In the late 1980s, I discovered the 'mystery girl of rock 'n' roll.' I was a recent convert to the sound of rockabilly, and I was buying every album of rockabilly songs I could get my hands on, which in those pre-Internet shopping days, wasn't many. One of the first collections I found was '20 Rockabilly Classics,' a 1987 CD produced by MCA's office in Nashville. One track, Boogie Woogie Country Girl by Jo Ann Campbell was a brassy, sexy, frantic rocker that was impossible to resist, even if it didn't contain much hillbilly influence beyond its rural-sounding title. Who was this person? The only information listed on the album in regards to the song was the date of recording (1961) and the fact it was previously unreleased.
How could this be? How could such a great recording sit in the vaults, forgotten and ignored, for 26 years? Eventually, I found the answers and discovered the story of a true forgotten rock 'n' roll pioneer, the original rock 'n' roll Blonde Bombshell – Miss Jo Ann Campbell.
Born in Jacksonville, Florida on July 20, 1938, Jo Ann Campbell began performing at the age of four when her mother enrolled her in dancing school. She frequently won talent contests in the Jacksonville area and by the time she entered high school, was an accomplished dancer. But dancing wasn't her only passion, as she told Stuart Colman in a 1997 interview.
"I would get out of school, rush home and listen to the radio every day from 3:00 p.m. to 5:00 p.m. Jacksonville had one real rhythm & blues station, and after I'd done my homework and had my supper, I'd tune in again at nine o'clock through until bedtime. The music was really in my blood."
Although Jo Ann was a die-hard fan of R&B, and also a fan of pop, she had little exposure to country music. As she told music fan Billy Poore, "I didn't know what (country music) was or (that it) even existed, because the group of kids I was friends with never listened to it."
As majorette with the Duncan U. Fletcher High School Band, Campbell won the Florida State Baton Twirling Championship in the summer of 1954. The honor led to a USO tour of U.S. Army bases in Europe and eventually big changes for the Campbell family.
"My parents realized there was little chance of me making a career around Jacksonville," Jo Ann told Stuart Colman, "so they made the bold decision to move the family to New York. With the help of a $350 loan from my Nanny and Granddaddy, we headed off…We settled in and daddy got a job selling cars uptown and mom enrolled me in a local dancing school. After a couple of months we moved to an apartment on Long Island, and I went back to high school. The only problem was I had to commute on the subway to my (dance) lessons and I would get home late, so it was a tough time."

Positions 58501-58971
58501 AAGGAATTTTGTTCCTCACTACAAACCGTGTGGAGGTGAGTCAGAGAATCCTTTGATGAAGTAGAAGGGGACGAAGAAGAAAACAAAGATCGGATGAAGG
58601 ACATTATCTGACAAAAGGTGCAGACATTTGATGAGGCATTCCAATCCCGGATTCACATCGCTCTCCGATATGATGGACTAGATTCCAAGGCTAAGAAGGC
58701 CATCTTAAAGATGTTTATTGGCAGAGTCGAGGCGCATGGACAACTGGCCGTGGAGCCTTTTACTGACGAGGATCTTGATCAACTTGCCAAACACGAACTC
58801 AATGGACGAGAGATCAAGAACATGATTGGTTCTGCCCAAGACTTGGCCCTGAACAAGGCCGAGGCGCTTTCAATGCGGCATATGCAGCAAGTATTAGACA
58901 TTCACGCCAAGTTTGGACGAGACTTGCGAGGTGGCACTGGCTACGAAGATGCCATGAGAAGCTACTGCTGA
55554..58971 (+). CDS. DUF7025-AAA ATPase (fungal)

Although Jo Ann rarely missed her dance lessons, high school was another matter, especially when she discovered one of her favorite singers was just a subway ride away.
"I used to skip school and I would take my lunch money and gather it up for the week, catch the subway and go and see Johnnie Ray at the (Brooklyn) Paramount. I loved Johnnie Ray, who was before rock 'n' roll, but nevertheless he was the greatest."
Despite Jo Ann's music-inspired truancy, she managed to complete her junior year of high school before making the decision to chuck school altogether for a career as a professional dancer. As a member of the Johnny Conrad Dancers, she made appearances on several nationwide TV variety shows. After a few months, she formed a duet act with her dance partner, but soon found that any hopes of becoming a star on Broadway were hampered by her petite size. Whatever frustrations Jo Ann felt in regards to her dancing career, she didn't focus on them for very long. Another trip to Brooklyn Paramount theatre changed everything in regards to her chosen profession.
Since moving to New York, Jo Ann had become an even bigger fan of R&B and the new sound that top New York deejay Alan Freed called rock 'n' roll. In September 1955, Jo Ann attended Freed's 'First Anniversary Rock 'n' roll Party' at the Brooklyn Paramount. The line-up included Lillian Briggs, the Rythmettes, the Nutmegs, the Cardinals, the Four Voices, the Harp-Tones, Nappy Brown, Red Prysock, Sam 'The Man' Taylor, Al Sears and Chuck Berry in one of his first New York appearances. Seeing so many live wire rock 'n' roll acts had a life-changing effect on the 17-year-old Jo Ann Campbell. "I knew my days as a dancer were over," she told Billy Poore. "I was determined I was gonna sing rock 'n' roll and be on Alan Freed's stage one day."
Jo Ann's sudden career shift probably came as a shock to her parents, but her determination soon led to them getting on board with the change. Jo Ann's manager, Mike Glendel, also had little choice in the matter as Jo Ann pushed him to drop dancing jobs and focus on getting her a recording contract....